Bird flu vaccinations for humans begin in Finland, a global first – National

Finland plans to offer preventive vaccination against bird flu next week to some workers exposed to animals, health authorities said on Tuesday. This makes Finland the first country in the world to do this.

The Nordic country has bought vaccines for 10,000 people, each consisting of two shots, as part of a joint EU purchase of up to 40 million doses for 15 countries from manufacturer CSL Seqirus CSL.AX .

The Australian company said in a statement to Reuters that Finland would be the first country to roll out the vaccine.

“The vaccine will be offered to people aged 18 or over who are at increased risk of contracting bird flu due to their work or other circumstances,” the Finnish Institute for Health and Welfare (THL) said in a statement.

The H5N1 strain of bird flu has killed or caused the culling of hundreds of millions of poultry worldwide in recent years and has increasingly spread to mammals, including cows in the United States, and, in some cases, to humans.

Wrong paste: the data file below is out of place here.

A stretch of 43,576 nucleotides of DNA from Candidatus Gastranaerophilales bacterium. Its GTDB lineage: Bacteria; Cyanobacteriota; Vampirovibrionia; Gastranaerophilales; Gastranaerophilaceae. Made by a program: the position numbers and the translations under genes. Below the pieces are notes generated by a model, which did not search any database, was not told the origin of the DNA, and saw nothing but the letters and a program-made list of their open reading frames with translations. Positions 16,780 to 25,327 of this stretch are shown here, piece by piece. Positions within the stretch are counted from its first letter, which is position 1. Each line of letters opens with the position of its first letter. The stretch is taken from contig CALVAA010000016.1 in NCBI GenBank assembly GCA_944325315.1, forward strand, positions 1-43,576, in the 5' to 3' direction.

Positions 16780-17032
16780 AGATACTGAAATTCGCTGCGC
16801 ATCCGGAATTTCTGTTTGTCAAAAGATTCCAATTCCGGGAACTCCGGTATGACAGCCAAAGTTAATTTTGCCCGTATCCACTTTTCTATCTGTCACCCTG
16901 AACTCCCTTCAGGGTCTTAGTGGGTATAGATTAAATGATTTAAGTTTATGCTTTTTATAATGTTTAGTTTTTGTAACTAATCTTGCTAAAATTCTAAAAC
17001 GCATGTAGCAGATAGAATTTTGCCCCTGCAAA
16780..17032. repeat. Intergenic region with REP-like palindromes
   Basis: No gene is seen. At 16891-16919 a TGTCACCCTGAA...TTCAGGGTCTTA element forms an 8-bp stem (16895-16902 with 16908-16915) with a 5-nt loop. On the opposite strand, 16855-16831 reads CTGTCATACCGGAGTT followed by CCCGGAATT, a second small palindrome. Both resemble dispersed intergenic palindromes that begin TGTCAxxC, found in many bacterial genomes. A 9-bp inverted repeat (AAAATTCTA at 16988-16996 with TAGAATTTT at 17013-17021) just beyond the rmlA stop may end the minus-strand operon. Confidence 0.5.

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Finland has not detected the virus in humans, THL said.

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However, the country is eager to roll out vaccinations given the transmission risks posed by fur farms.

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“The conditions in Finland are very different because we have fur farms where the animals can come into contact with wild animals,” chief medical officer Hanna Nohynek of the Finnish Institute for Health and Welfare (THL) told Reuters.

Widespread outbreaks of bird flu among minks and foxes on Finland’s mostly open-air fur farms led to the culling of some 485,000 animals last year to prevent the virus from spreading among animals and humans.

Vaccinations are likely to start as early as next week in at least some parts of Finland, a THL spokesperson told Reuters.

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Finland said it has purchased vaccines for people it considers at risk, such as workers on fur and poultry farms, laboratory technicians processing bird flu samples and veterinarians working as animal control staff in regions where fur farms are located.

People who work in wild bird sanctuaries, on livestock farms or cleaning buildings such as animal by-product processing plants will also be offered vaccines, THL said.

If human infection with bird flu were to occur, close contacts of a suspected or confirmed case would also be offered the vaccine, it added.

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